+ :pyobject: login
:linenos:
:language: python
+The ``logout`` view callable will look something like this:
+
+.. literalinclude:: src/authorization/tutorial/views.py
+ :pyobject: logout
+ :linenos:
+ :language: python
+
+The ``login`` view callable is decorated with two ``@view_config``
+decorators, one which associates it with the ``login`` route, the other which
+associates it with the ``HTTPForbidden`` context. The one which associates
+it with the ``login`` route makes it visible when we visit ``/login``. The
+one which associates it with the ``HTTPForbidden`` context makes it the
+:term:`forbidden view`. The forbidden view is displayed whenever Pyramid or
+your application raises an HTTPForbidden exception. In this case, we'll be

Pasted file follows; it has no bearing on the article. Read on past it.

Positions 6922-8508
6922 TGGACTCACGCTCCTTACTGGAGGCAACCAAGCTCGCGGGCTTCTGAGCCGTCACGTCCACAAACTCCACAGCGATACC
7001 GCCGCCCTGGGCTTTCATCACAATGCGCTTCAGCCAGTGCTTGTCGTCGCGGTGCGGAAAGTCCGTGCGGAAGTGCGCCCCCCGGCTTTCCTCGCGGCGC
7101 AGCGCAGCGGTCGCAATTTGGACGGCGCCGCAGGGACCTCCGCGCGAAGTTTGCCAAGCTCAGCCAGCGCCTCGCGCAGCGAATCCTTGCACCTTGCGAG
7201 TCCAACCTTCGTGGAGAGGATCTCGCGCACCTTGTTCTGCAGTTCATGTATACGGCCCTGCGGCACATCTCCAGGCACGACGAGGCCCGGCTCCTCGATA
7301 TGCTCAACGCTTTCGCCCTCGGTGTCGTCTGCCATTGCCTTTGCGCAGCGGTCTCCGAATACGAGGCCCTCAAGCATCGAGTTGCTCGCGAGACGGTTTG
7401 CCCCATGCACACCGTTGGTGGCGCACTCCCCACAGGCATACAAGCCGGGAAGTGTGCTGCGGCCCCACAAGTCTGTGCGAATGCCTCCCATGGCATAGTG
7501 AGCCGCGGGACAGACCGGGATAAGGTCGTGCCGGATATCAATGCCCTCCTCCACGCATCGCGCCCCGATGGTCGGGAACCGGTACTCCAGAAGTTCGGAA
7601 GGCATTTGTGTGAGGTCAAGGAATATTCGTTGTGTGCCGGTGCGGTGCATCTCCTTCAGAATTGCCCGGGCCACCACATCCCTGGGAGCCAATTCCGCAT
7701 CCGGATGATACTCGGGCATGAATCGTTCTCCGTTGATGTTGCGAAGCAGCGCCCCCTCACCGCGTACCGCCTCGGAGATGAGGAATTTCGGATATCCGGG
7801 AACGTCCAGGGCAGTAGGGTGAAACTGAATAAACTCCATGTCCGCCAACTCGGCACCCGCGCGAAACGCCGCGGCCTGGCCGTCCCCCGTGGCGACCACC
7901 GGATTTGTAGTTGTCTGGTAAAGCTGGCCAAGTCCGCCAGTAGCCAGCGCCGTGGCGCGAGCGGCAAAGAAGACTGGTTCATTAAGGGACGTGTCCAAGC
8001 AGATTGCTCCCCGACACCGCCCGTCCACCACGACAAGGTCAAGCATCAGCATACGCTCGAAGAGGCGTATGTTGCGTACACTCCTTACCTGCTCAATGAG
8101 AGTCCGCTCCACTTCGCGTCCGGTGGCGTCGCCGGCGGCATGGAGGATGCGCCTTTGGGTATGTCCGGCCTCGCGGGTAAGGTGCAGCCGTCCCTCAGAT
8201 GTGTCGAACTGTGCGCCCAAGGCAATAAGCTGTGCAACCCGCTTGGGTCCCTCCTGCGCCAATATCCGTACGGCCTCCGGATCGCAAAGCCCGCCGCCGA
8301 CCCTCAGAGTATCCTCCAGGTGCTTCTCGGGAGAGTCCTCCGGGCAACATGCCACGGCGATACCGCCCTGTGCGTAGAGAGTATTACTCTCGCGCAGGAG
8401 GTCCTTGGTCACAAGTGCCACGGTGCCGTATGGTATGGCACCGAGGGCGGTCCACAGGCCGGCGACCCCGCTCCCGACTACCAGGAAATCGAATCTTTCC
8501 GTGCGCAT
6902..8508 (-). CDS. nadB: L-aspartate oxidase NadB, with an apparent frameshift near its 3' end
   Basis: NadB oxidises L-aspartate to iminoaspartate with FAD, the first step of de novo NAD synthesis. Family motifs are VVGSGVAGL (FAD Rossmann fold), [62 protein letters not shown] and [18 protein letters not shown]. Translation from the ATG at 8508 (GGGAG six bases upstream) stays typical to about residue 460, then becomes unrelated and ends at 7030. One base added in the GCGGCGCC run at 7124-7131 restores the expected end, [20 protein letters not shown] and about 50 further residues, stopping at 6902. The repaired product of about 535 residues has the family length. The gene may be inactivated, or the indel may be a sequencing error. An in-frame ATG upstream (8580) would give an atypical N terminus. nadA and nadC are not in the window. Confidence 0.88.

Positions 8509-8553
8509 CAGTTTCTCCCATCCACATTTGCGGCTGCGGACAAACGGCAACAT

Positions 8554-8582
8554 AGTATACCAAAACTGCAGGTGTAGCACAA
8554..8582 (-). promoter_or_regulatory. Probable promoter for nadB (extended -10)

+relying on the forbidden view to show the login form whenver someone attempts
+to execute an action which they're not yet authorized to perform.
+
+The ``logout`` view callable is decorated with a ``@view_config`` decorator
+which associates it with the ``logout`` route. This makes it visible when we
+visit ``/login``.
+
+We'll need to import some stuff to service the needs of these two functions:
+the ``HTTPForbidden`` exception, a number of values from the
+``pyramid.security`` module, and a value from our newly added
+``tutorial.security`` package.
+
Changing Existing Views
-----------------------
Then we need to change each of our ``view_page``, ``edit_page`` and
-``add_page`` views in ``views.py`` to pass a "logged in" parameter to its
-template. We'll add something like this to each view body:
+``add_page`` view callables in ``views.py``. Within each of these views,
+we'll need to pass a "logged in" parameter to its template. We'll add
+something like this to each view body:
-.. ignore-next-block
.. code-block:: python